Romney, West Virginia is situated in the fertile valley of the South Branch of the Potomac River. In 1762, Romney was incorporated as the Hampshire County seat. 
During the Civil War Virginia was divided, and Hampshire County became part of the new state of West Virginia. The county had strong southern ties- Stonewall Jackson had an early campaign in Northern Hampshire County to cut a vital transportation link. Because of this strategic location there were many troop movements through the area. 
Romney is said to have changed hands 56 times during the war. After the Civil War on Sept. 26, 1867 local citizens dedicated what was perhaps the first Confederate Memorial in the United States. It still stands today in Indian Mound Cemetery in Romney.

The city is also home to the West Virginia Schools for the Deaf and the Blind as well as Davis History House, Hampshire County Courthouse, and the Tagert-Hill House.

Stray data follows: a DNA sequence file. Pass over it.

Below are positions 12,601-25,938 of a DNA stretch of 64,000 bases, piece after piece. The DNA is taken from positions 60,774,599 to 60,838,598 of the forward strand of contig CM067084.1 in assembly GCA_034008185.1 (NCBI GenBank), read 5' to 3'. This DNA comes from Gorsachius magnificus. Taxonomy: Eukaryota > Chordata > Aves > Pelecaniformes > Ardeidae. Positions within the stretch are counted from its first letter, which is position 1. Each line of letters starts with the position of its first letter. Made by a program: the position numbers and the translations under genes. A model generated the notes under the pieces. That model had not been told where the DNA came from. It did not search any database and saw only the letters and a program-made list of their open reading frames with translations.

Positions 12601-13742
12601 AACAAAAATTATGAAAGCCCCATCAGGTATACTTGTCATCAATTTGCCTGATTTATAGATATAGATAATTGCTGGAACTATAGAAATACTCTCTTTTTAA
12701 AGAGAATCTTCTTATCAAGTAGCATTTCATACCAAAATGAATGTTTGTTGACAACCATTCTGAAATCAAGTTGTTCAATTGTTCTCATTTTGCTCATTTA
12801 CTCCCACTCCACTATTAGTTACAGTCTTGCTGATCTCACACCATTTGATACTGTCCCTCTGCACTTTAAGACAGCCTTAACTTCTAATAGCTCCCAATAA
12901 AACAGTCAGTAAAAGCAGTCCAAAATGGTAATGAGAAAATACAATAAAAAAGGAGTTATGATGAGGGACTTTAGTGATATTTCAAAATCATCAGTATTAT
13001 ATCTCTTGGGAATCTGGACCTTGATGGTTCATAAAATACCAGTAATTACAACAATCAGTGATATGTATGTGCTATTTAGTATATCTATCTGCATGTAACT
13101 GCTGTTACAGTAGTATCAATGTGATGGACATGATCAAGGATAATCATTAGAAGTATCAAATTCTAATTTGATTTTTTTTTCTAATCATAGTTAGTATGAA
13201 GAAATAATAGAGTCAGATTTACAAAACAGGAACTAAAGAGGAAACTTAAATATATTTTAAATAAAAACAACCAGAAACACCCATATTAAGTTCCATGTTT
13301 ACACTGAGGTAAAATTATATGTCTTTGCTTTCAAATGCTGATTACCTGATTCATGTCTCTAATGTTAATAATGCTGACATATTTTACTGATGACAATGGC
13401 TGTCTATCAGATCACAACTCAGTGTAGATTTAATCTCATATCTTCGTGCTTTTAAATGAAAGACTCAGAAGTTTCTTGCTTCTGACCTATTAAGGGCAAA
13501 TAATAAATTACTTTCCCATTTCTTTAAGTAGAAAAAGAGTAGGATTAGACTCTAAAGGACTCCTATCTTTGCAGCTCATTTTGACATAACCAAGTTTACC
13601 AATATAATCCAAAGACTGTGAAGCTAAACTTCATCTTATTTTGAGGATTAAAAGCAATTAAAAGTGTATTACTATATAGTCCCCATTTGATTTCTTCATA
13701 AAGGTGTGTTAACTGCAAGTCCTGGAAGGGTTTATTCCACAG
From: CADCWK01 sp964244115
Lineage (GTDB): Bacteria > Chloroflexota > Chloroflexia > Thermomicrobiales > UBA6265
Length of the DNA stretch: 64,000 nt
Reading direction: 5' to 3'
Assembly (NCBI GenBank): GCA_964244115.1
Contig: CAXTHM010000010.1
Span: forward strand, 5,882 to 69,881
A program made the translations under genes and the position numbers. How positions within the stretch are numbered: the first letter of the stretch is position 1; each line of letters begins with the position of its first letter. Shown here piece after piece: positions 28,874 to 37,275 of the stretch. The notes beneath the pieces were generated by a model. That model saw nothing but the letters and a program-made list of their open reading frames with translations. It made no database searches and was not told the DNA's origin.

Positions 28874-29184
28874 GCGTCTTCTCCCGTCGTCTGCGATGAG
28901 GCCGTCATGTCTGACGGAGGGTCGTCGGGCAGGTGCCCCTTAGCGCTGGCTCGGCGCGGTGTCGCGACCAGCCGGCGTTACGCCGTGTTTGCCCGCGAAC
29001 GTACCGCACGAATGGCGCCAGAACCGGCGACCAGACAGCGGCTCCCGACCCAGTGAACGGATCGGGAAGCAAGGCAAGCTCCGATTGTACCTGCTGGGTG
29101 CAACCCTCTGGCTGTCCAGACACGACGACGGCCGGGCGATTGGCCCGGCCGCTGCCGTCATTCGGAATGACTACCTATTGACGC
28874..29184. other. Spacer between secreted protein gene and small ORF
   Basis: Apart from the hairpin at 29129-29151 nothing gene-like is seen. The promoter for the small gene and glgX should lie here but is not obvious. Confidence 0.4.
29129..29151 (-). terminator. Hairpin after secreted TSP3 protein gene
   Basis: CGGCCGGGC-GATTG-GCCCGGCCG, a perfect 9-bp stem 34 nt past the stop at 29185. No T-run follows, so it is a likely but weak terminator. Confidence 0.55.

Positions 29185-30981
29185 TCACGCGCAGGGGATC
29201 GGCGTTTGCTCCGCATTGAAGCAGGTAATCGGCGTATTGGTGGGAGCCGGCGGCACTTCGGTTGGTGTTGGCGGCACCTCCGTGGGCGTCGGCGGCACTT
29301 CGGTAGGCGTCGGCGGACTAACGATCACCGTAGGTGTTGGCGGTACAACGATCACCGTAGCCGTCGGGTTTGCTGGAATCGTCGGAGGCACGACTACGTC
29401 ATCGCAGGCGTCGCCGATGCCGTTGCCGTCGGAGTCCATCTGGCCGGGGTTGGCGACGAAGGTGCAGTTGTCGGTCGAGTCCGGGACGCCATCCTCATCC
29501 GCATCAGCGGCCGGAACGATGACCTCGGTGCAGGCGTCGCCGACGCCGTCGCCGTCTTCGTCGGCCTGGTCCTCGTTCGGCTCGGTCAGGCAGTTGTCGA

Natural beauty has played a large role in the developing recreational opportunities in Romney. The Trough is where the South Branch River is squeezed into a narrow canyon. It is one of the best locations for spotting bald eagles. The Potomac Eagle, a scenic railroad, runs through the Trough so tourists may view the majestic scenery.

Visitors will find a vibrant community with a variety of shopping, dining, lodging, and services to meet their needs.